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More Owl Camouflage

 

Western Screech-Owl nestled in a cavity.  Photo by Doug Brown.

Western Screech-Owl nestled in a cavity. Photo by Doug Brown.

This Western Screech-Owl seems pretty obvious against the reddish bark of this tree.   Generally, owl plumage matches the color of the environment in which they live.  For instance, Great Horned Owls that live in a coniferous forest tend to be darker and grayer, while desert dwelling Great Horned Owls tend to be more of a sandy brown color.  The Western Screech-Owl is commonly found in deciduous riparian forests of western North America.  The most common large tree in these forests is the cottonwood which has a gray bark that perfectly matches the owl’s plumage – or should that be the other way around?

Can you see the owl?  Image by Wendy Brown.

Can you see the owl? Image by Wendy Brown.

In this photo, the Western Screech-Owl largely matches its background.  It would be difficult to see unless one were looking closely. Of course, I helped by cropping the image so the owl is more obvious.

WESO full size - small

Here’s what the image looked like before cropping.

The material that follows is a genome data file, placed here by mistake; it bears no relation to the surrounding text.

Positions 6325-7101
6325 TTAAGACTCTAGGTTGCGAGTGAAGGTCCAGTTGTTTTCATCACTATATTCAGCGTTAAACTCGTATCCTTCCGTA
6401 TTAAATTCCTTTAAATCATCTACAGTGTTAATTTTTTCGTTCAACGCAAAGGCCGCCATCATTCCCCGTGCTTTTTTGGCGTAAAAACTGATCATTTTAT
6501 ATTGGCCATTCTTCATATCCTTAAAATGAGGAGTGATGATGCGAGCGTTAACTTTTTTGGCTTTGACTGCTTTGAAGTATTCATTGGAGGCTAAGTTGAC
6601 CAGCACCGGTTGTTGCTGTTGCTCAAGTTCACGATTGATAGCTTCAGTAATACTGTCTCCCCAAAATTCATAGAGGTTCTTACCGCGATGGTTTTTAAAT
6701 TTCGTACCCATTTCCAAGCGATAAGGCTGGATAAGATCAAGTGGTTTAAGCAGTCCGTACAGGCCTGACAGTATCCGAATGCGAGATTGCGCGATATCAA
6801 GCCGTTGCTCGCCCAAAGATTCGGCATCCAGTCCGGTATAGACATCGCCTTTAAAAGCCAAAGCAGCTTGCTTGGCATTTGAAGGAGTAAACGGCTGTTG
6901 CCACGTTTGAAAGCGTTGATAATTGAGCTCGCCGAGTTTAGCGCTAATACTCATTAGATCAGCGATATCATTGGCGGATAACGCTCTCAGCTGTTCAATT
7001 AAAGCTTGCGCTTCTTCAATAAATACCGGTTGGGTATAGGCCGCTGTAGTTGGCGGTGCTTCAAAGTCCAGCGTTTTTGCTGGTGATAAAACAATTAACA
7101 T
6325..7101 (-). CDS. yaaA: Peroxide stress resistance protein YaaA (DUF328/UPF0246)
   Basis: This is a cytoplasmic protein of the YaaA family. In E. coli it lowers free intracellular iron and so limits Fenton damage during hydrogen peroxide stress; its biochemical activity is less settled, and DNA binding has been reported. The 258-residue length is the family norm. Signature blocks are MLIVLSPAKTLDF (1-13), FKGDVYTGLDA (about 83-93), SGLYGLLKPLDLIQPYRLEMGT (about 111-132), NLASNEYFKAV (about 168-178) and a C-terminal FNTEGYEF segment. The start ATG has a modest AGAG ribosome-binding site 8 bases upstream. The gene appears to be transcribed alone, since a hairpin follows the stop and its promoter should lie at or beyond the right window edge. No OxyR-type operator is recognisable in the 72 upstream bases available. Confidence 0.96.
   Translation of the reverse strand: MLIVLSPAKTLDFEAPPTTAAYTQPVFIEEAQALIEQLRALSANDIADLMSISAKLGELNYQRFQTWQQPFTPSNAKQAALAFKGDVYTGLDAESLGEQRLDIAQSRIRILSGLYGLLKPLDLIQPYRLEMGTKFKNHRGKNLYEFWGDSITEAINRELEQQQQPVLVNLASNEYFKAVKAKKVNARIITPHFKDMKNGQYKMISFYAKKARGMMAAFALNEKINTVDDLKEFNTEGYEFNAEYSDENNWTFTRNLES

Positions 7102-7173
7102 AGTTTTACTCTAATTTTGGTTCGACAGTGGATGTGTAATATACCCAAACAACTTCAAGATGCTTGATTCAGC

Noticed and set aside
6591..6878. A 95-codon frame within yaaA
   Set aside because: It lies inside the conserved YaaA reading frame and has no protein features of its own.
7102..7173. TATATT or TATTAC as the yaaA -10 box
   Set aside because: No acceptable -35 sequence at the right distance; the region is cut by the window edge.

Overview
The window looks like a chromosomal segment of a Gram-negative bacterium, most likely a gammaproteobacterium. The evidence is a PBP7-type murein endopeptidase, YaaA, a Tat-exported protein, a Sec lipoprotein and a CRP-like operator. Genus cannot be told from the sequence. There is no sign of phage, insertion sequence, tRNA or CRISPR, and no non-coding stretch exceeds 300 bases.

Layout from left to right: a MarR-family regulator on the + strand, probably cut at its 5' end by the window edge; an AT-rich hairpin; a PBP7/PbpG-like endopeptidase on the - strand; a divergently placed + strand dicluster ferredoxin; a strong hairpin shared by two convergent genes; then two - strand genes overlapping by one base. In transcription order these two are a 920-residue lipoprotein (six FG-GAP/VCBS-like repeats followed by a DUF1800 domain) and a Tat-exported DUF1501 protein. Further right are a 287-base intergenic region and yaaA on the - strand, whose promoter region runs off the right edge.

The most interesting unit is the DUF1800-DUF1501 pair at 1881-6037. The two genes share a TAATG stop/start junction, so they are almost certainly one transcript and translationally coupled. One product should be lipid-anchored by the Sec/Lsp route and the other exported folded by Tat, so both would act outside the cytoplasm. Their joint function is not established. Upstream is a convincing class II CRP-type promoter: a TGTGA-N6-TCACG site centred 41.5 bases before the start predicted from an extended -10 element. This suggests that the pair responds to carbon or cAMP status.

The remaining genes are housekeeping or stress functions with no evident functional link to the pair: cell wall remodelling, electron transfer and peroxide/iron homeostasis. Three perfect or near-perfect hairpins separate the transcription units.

At Hawks Aloft, we try to display our educational ambassadors in the most natural way possible. Our small owls are generally perched on a table top in easy view of the attendees, and we just thought it was time to find a more natural way to display them.  So, we came up with the idea of making a tree perch with bark that matches the color of their plumage so viewers can see just how well camouflaged owls can be.  Below is our first attempt with our red phase Eastern Screech-Owl perched on it.

Can you see me?  Photo by Mike Quaintance.

Can you see me? Photo by Mike Quaintance.

What do you think?

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Burrowing Owl Camouflage

The Burrowing is a variety of different shades of brown, ranging from light to dark.

The Burrowing is a variety of different shades of brown, ranging from light to dark.  Photo by Mike Quaintance.

When looking at our educational Burrowing Owl on display at Festival of the Cranes in Monte Vista, CO earlier in March, it is easy to discern the bird against the whitish background.  It seems that no one could miss the fact that there was a bird perched right in front of their eyes.  But, is this always true?

Burrowing Owl med size

Wild Burrowing Owl in a grassland with green vegetation.  Photo by Charles Cummings.

In this image, the owl is still rather obvious.

Disappearing owl.  Image by Charles Cummings.

Disappearing owl. Image by Charles Cummings.